AM Alpha, a Munich based real estate family office servicing private and institutional clients, completed the acquisition of an office building in Lisbon’s central business district (CBD). The building is in the heart of the city centre on Rua Castilho and just behind the Praça Marquês de Pombal. The building is in an area that has a good mix of office space, some of the city’s best hotels, restaurants, high street retail and luxury residences. The property, called Edificio Mapfre, was built in the 1990s and has housed the Portuguese headquarters of the Spanish insurance group Mapfre since its completion. The building has approximately 3,500 square meters of office space spread out over nine floors, along with a large garden terrace and roughly 70 parking spots units in two underground floors. AM Alpha purchased the property with a very short WALT and will subsequently seek to reposition the asset. The amount of the transaction was not disclosed.

Quantico SA, a real estate company that develops projects based on sustainable value creation, in partnership with Spain’s Albatross, acquired the Café Embaixador building in downtown Porto and will transform the property into a luxury residential housing project. The plan is to renovate the building, whose entrance is via Lisbon’s iconic Praça da Liberdade, creating 18, 60-75 m2 one-bedroom flats for the high-end market. The well-known Café Embaixador, located on the building’s ground floor, was not included in the transaction.

Logistics & Industrial

  1. P. Carey, a real estate investment trust that invests in properties leased to single tenants via triple-net leases, acquired a 50,000-square-meter central logistics facility near Lisbon, for approximately €43m. The distribution centre is currently occupied by Sonae MC, Portugal’s leading food retailer, through a triple net lease contract in which the tenant typically required to pay property taxes, insurance, and maintenance, in addition to monthly rents.The property is in Portugal’s prime logistics hub, the Azambuja logistics park.The facility is Sonae MC’s central distribution facility and its only warehouse in the Azambuja region with cold storage for perishable food products. The asset is located on a large parcel of land with substantial building rights, for potential future expansion.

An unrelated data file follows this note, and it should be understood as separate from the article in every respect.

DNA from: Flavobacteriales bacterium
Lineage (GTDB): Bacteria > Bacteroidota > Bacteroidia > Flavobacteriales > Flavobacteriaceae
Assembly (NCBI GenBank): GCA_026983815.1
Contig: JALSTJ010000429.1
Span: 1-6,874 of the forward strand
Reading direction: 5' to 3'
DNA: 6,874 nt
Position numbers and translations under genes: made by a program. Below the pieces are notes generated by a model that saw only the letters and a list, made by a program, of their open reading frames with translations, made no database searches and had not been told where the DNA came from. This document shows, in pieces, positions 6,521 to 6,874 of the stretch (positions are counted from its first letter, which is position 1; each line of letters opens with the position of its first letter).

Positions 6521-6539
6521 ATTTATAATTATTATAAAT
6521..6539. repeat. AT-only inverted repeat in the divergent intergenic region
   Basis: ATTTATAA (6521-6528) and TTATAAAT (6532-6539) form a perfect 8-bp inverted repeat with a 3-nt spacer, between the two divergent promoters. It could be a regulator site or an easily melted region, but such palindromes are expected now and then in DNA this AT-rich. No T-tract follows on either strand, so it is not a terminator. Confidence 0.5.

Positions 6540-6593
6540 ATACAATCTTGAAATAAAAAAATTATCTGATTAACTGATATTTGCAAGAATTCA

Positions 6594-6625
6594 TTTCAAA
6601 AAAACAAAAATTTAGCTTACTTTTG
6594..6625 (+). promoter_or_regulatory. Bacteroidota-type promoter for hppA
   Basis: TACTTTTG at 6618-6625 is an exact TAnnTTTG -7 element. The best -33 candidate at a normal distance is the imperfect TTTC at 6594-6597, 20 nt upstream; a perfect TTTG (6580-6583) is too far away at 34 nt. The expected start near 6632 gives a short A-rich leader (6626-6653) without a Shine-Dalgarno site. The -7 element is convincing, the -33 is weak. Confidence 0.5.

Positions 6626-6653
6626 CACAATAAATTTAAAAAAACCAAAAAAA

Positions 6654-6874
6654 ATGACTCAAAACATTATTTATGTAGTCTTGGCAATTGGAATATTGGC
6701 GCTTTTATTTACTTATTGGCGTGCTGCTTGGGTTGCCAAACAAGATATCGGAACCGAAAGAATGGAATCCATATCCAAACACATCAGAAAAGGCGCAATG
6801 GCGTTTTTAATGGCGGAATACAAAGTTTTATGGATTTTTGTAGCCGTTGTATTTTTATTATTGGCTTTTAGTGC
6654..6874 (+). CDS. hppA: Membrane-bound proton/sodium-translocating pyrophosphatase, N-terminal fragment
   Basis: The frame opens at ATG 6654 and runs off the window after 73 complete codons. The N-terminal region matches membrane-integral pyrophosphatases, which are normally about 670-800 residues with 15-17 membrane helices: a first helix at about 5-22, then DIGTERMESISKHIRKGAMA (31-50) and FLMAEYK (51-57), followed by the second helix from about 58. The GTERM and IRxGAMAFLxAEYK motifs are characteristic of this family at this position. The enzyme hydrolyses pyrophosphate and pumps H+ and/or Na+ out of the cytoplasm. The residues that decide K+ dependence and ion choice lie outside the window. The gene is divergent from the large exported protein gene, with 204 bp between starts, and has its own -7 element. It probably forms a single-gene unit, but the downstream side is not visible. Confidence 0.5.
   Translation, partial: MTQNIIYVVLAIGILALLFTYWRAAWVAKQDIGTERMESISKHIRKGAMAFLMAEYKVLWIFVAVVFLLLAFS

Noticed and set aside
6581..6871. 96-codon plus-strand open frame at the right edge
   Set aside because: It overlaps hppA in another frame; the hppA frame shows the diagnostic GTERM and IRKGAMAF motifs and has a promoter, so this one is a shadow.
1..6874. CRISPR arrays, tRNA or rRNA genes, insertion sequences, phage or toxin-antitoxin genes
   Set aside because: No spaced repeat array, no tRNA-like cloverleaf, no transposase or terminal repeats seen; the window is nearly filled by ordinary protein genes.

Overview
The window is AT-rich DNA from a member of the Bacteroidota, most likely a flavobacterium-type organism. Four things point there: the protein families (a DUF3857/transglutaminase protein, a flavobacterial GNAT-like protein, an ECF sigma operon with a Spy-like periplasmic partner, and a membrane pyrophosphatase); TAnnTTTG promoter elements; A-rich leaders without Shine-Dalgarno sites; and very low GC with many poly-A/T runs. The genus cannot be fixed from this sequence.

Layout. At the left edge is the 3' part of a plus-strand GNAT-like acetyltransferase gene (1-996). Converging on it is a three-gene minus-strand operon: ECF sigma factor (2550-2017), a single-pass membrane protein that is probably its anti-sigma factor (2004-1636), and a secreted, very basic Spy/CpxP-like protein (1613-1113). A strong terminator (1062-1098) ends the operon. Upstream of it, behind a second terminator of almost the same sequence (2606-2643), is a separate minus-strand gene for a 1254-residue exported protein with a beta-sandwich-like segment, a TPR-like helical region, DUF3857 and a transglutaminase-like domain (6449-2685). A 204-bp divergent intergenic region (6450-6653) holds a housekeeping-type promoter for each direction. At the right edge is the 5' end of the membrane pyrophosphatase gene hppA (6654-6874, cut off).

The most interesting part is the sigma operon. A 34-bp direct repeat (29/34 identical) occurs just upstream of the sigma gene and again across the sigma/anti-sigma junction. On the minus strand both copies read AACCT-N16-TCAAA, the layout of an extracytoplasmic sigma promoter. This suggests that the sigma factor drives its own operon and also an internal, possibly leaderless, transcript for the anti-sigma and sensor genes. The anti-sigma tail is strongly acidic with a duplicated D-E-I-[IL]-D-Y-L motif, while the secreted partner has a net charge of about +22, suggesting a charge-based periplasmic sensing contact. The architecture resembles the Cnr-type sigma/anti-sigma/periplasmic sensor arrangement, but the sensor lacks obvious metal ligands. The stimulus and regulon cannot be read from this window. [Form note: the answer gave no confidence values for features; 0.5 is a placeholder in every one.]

Incus Capital, a Madrid based Specialty Credit investment advisory firm providing flexible credit solutions to mid-market European businesses, acquired seven real estate assets in different areas of mainland Portugal and Madeira for an undisclosed sum. Fundo Logística e Distribuição sold the portfolio of high-quality assets totalling approximately 74,000 m2 of 100% occupied gross leasable area. CBRE’s Capital Advisors team advised on the transaction, working with several financial institutions to secure funds and obtaining favourable financing conditions.

The Turkish OYAK Group (Ordu Yardımlaşma Kurumu) acquired assets in Cimpor and InterCement’s Portugal and Cape Verde business units for an undisclosed amount. The two companies stated that the transaction is part of InterCement (formerly Camargo Corrêa Cimentos) and Cimpor’s publicly announced debt reduction plan, created in response to adverse conditions in South America, especially Brazil. The OYAK Group is Turkey’s largest pension fund, investing in such profitable sectors growth industries as cement and concrete, mining and metallurgy, automobiles, energy and the chemical sector, agriculture, logistics, finance and specialised aluminium. The group currently employs around 30,000 people in 19 countries, had a turnover of USD 10.2 billion in 2017.